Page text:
Update on 4 March 2021: I have written a commentary on this subject for AcademiaSG.
Contemporary Singapore appears to be a great place to raise children—safe, clean, with good care infrastructure and a world-class education system. Singaporean adults also appear to be exactly the right people to have kids—healthy, educated, employed, and by global standards, wealthy. How is it, then, that fertility rates have remained below replacement rate over the past four decades?
Attempts to answer this question have tended to focus on surveying young people who do not have children, to find out their plans with regards to marriage and childbearing. Efforts to link fertility patterns to social policy have mostly focused on policies targeted at new parents and babies—parental leave, baby bonuses, childcare center subsidies. While obviously important, two things are missing in these approaches: first, a deeper consideration of the social context of parenting, in which young people make decisions; second, attention to parenting labor beyond the physical care of young children, and therefore policy areas beyond those affecting early childhood.“Be decent mother, go through PSLE”: when children’s education becomes parental care labor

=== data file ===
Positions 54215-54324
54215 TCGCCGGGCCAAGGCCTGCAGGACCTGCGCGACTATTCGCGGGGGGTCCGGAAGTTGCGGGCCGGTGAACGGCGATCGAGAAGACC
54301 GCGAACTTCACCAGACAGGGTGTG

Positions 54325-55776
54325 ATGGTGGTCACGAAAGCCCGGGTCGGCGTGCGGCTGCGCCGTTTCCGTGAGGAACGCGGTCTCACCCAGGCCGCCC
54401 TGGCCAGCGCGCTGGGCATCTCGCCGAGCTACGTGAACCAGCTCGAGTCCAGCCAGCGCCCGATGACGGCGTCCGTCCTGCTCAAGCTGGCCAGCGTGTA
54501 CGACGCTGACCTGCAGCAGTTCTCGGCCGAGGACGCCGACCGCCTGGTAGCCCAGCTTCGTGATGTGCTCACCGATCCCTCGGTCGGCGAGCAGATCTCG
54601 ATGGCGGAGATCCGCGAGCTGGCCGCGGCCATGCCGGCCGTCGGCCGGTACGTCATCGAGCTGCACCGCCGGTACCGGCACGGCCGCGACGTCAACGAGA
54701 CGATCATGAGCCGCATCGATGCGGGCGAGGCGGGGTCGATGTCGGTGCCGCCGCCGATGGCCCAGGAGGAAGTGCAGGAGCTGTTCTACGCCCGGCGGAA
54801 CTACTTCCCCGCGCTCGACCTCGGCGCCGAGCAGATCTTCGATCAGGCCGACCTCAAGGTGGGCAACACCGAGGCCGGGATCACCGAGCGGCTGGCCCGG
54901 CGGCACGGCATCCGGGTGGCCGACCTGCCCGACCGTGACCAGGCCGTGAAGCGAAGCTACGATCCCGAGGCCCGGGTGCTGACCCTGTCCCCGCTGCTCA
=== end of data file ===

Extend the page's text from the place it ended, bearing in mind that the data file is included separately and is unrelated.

On 13 November, I gave a talk at the Centre for Family and Population Research at NUS, drawing on interviews with parents in Singapore.
The challenges of combining wage work and care responsibilities have been documented in various societal contexts. National variations reveal that public policy and care infrastructure have major effects in shaping gendered patterns in who does what in households, fertility decisions, as well as overall wellbeing of parents. An area of social life and public policy that has not been integrated into this body of work has been that of education. While schools are accounted for as spaces that allow parents to be at work, inadequate attention has been paid to how education systems shape the parameters for parenting and therefore how they affect work and care experiences. In this paper, I draw on interviews with parents in Singapore to illustrate how the education system’s demands are a major component of contemporary care labor. Attending to policy effects in the area of education and integrating it into discussions of work-life balance will pave way for a more complete picture of the challenges parents face.